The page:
Many a young person faces the question as to the appropriate age for marriage. It is generally considered that the reckless and imprudent marry too early, while the educated and cultured marry too late. There is also a definite relationship between the age of marriage and subsequent happiness. The advantages of early marriage seem to be: First, it is easier to adjust to one another than when habits and ideas have become so well fixed. Second, it is often better for the children if the parents are reasonably young. This relates both to the greater ease for the woman in childbearing, and also the psychological adjustments between children and parents. Third, in case of the woman, increasing age lessens her chance of marrying.

The disadvantages of early marriage are: First, it may thwart the vocational or educational plans of the husband; second, it may handicap his earning power. To have a family dependent on him at the time he is struggling to get ahead in his vocation may keep him so tied down that he cannot acquire the means for self-improvement and advancement. Third, the qualities essential for a good mate are often not appreciated until the middle or later twenties. The young person is likely to mistake infatuation for love. It frequently happens that the person with whom he thinks he is in love at twenty will not attract him at all at the age of twenty-five when his judgment has become more mature. Fourth, when older, a person is more ready to settle down to the responsibilities of home life. Studies of marital happiness tend to show that there is a definite relationship between early marriage and subsequent unhappiness and divorce. . . .

[Studies] show conclusively that too early marriage is to be discouraged. It may be that men of 25 years, or above, and women of 22, or older, have acquired greater wisdom in choosing a suitable mate; it may be that they enter upon marriage more fully prepared, or that they are more ready to settle down to the responsibilities of home and family. Certainly, the age of marriage should be given serious consideration, and when one or both are younger than the ideal age, special preparation should be undertaken on their part and on the part of their parents, in order to offset some of the dangers of their immaturity.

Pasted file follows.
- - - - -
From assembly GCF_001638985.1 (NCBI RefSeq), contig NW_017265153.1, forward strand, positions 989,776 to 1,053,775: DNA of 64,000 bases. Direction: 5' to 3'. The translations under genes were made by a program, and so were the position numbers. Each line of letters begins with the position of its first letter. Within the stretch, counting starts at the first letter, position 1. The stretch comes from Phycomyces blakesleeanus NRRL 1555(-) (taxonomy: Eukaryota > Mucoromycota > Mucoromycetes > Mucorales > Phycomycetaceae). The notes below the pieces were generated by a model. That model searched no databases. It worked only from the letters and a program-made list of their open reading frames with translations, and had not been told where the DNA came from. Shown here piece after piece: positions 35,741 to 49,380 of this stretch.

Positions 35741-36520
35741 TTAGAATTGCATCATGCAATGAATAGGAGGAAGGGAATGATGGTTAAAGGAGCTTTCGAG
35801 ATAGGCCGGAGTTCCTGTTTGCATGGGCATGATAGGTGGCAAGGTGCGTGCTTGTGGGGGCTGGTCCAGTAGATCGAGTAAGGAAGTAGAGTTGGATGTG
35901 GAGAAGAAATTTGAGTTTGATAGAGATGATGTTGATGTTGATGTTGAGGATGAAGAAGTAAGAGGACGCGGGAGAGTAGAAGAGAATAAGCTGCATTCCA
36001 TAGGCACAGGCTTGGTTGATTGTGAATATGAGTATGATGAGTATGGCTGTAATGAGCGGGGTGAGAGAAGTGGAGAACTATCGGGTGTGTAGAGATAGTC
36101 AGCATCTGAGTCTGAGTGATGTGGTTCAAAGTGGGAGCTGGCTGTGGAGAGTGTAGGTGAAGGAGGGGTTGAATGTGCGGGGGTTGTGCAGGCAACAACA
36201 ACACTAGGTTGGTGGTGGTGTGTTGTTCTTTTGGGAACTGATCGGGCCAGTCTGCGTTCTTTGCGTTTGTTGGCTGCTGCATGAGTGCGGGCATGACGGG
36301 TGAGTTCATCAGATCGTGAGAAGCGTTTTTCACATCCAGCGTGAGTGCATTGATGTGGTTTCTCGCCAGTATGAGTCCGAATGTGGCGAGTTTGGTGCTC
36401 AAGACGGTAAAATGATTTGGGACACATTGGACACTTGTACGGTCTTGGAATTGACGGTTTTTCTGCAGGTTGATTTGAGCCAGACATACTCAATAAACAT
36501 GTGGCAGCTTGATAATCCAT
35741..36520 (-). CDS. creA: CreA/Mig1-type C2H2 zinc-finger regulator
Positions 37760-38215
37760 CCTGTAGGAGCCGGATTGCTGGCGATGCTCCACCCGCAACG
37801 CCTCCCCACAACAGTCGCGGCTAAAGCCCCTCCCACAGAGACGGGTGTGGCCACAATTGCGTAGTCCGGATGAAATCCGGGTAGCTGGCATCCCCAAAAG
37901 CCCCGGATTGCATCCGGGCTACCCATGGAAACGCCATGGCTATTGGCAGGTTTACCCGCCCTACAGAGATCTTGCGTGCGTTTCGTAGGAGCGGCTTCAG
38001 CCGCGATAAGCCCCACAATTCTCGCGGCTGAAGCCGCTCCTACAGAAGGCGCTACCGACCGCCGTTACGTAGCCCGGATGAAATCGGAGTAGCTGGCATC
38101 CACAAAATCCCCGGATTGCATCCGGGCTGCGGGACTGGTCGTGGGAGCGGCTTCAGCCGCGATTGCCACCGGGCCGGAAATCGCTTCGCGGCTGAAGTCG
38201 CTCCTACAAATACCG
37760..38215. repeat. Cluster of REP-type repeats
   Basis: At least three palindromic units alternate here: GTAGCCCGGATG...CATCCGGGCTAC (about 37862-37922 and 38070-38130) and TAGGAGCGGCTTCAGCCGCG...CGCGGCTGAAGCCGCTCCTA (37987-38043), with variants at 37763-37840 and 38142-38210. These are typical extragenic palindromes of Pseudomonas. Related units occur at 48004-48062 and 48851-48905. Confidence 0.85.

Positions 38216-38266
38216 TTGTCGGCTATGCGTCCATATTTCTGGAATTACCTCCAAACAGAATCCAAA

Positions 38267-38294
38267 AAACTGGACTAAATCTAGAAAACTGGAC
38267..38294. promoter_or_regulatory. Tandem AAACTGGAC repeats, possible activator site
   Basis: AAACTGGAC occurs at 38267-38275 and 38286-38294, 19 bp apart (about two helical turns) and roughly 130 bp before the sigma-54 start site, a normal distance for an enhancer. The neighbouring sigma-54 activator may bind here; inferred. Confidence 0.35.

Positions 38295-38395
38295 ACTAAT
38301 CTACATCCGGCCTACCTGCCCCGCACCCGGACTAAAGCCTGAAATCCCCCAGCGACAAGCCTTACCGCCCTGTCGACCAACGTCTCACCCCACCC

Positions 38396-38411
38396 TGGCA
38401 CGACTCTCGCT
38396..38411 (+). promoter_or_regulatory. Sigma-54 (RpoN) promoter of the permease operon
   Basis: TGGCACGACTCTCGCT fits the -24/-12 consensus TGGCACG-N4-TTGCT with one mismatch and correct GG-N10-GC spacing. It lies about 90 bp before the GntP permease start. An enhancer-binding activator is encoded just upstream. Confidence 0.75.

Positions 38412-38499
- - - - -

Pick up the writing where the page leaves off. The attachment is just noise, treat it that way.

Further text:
Source: Bowman, Warren D. Home Builders of Tomorrow. Elgin, Ill.: The Elgin Press, 1938.
~ pp. 93-96 ~

I ~Heart~ My P. E. Teacher!

Saturday, July 17th, 2010

Harry felt himself shiverQ Dear Miss Abigail:

I am in love with my P.E. teacher. What do I do? I mean I look into his eyes and he kind of looks into mine. To me he would stop traffic.


A Dear Lovey:

He can stop all the traffic he wants, but unfortunately he’s out of bounds for you, as this 1956 excerpt from Evelyn Millis Duvall’s Facts of Life and Love for Teen-agers explains. Never fear, Lovey dear, though you may be heartbroken and confused today, it will all work out in the end. I mean, you can always look into someone else’s eyes, right?

1956: Love Under a Cloud

One of the most difficult things that may happen while growing up is to find oneself in love with someone with whom one should not be. It is hard to understand and deal with in itself, and it is made more difficult by not being able to talk about it freely and easily. Other troubles tend to evaporate when we discuss them. Love out of bounds is love under a cloud. It often hurts inside us because it is not fully understood and it is hard to handle it comfortably. . . .

Crushes on Older Persons

Gertrude was ‘crazy’ about her history teacher. She lived for the hour that she spent in that one teacher’s class. She copied the way she did her hair. She spent all her allowance one Friday on red roses which she put on the teacher’s desk with a note that read,’With all my love, Gertrude.’ When it was time for school to close in June, Gertrude wept at having to be separated from her beloved teacher through the summer months. Her love for her history teacher was no less real because her folks scoffed at it as a schoolgirl crush.

Harry worshiped the coach. He hung on every word and carried out every little suggestion the coach made with zealous devotion. He slipped into the gym early in the morning to get out the equipment for the coach. One day when the coach threw his arm over Harry’s shoulder in a gesture of friendly companionship, Harry felt himself shiver all over. Was Harry ‘in love with’ the coach? Well, we do not call it that, do we? We feel that sometimes there is something not quite right in a boy’s being fond of an older man that way. And yet this is one stage of development that many boys like Harry go through.